The United Methodist Church has a very important item on its to-do list. If it wishes to continue ministry with the world, current economic and social realities necessitate that The United Methodist Church (UMC) evaluate its resources so that it may better adapt to changing situations. In other words, the UMC needs to do something now to address the failing status quo.

The denomination cannot afford to continue the same practices and perpetuate current habits. In the past, United Methodism has been mobilized by a passionate, proactive love of God and community. Now, in addition to these proactive motivational values, it also may be mobilized by something more reactionary – a desire to continue to serve God and community within an ever-changing culture.

For Hoosiers, this means we must continuously remind ourselves of what it means to truly live out the two commandments Jesus emphasizes in Matthew 22. The Call to Action Steering Team, a group of United Methodists charged with naming a few recommendations that will ultimately help to revitalize the denomination, named the adaptive challenge facing the church: “To redirect the flow of attention, energy and resources to an intense concentration on fostering and sustaining an increase in the number of vital congregations effective in making disciples of Jesus Christ for the transformation of the world.” Put simply, as a denomination, we must learn more effective ways to actively love God and others. And each individual must discern how best to contribute to the effort.

For more information about the Call to Action, please visit www.umc.org/calltoaction.

Webcast

In April of this year, I had the honor of participating in a global webcast as one member of a five-member panel of individuals, who are well-acquainted with the recommendations of the Call to Action Steering Committee. This three-hour webcast (viewed on more than 4,000 web connections), called the UMC Leadership Summit, was split into three parts.

  • The first hour was a scripted presentation of the implications and merits of the Call to Action.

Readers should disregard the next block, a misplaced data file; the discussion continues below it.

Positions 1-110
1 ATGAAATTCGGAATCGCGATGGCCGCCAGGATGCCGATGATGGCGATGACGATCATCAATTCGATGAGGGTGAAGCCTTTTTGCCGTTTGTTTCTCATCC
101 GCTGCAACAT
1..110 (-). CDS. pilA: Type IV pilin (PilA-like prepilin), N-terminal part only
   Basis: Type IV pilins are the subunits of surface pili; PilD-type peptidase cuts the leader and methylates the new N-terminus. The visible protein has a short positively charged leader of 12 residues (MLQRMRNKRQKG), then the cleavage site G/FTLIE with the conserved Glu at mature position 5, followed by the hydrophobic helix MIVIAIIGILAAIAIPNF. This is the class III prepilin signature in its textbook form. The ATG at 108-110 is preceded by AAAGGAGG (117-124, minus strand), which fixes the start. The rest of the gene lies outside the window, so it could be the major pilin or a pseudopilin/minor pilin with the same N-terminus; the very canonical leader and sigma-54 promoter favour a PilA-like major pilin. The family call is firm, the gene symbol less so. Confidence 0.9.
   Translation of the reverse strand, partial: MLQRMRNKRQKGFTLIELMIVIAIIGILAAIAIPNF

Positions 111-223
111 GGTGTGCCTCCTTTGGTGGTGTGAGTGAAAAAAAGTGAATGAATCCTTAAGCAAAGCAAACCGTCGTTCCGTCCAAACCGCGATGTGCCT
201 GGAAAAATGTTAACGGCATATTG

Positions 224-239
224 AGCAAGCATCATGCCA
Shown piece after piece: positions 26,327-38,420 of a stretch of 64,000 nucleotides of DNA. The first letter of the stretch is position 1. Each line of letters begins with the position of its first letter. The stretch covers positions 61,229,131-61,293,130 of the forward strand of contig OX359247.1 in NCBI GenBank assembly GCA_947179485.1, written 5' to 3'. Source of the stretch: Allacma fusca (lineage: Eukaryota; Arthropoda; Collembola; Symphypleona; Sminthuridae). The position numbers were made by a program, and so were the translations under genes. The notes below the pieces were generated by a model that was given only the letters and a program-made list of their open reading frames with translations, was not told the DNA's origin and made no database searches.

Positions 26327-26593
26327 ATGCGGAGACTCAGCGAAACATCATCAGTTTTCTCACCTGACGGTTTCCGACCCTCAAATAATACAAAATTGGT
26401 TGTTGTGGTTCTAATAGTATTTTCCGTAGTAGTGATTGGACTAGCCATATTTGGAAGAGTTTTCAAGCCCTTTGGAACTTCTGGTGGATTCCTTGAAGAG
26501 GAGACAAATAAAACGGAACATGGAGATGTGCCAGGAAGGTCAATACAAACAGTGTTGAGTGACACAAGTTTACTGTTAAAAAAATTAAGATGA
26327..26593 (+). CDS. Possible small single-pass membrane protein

• The second hour allowed for real-time, guided discussions at the various host sites around the world.
  • During the third hour, the panelists fielded questions about the Call to Action that were e-mailed from United Methodists watching the webcast.

During this third hour, many questions were submitted for comment, and one question in particular caused the panelists (including myself) some difficulty: “What is God’s vision for The United Methodist Church?” As subsequent news reports have mentioned, there was a notable pause after Bishop Larry Goodpaster read the question to the rest of the panelists. Eventually, Bishop Rosemarie Wenner spoke, noting the significance of Matthew 28 and the mission-based nature of the denomination. And Bishop Gregory Palmer followed, painting an image of a United Methodist body that lives out its mission statement, a body that works to create, for example, a “world without food insecurity, a world without malaria.”

God’s vision?

What is God’s vision for The United Methodist Church in regard to the Call to Action? I do not know. As an act of faith, I try to refrain from speaking on behalf of God Almighty. While I certainly have some nonspecific theologies regarding the question, my comprehension of God’s vision for our denomination is limited to my understanding of God, and my understanding of God, while life-changing, does not include specific thoughts on possible organizational restructuring or business metrics.

I can, however, say the Call to Action Steering Committee approached the adaptive challenge of The United Methodist Church with a prayer-filled spirit, a Christ-seeking mind that strived to discern the best possible actions that would allow the denomination to adapt to current realities and to create vital congregations. The Call to Action recommendations were created as a result of both a statistical, analytical, research-based methodology and a prayer-filled atmosphere.

Do our part

Hoosiers, now we must do our part. The Call to Action recommendations are a call to action for every United Methodist individual. Look for new ways of doing ministry in your congregation. Start new small groups. Add contemporary elements to your Sunday-morning routine. Seek out youth and young adults, and make an effort to learn about their culture. Emphasize the importance of lay leadership; cycle lay leaders and allow everyone to participate. Use sermons and worship services to inspire and motivate congregants to embrace one another and to go out into their communities. The status quo is not working. So, let us adapt and create a love-filled future together. And let us do it now.

Ben Boruff of Churubusco is a member of First UMC in Noblesville and a student at Indiana University in Bloomington. He serves on the General Church’s Connectional Table and as a member of the 16-member steering team of the Call to Action. He was recently elected as a lay delegate to the North Central Jurisdictional Conference to be held in July 2012.


UMNS photo

Young adult leader Ben Boruff talks about the church’s struggle to reach young people.


As a denomination, we must learn more effective ways to actively love God and others.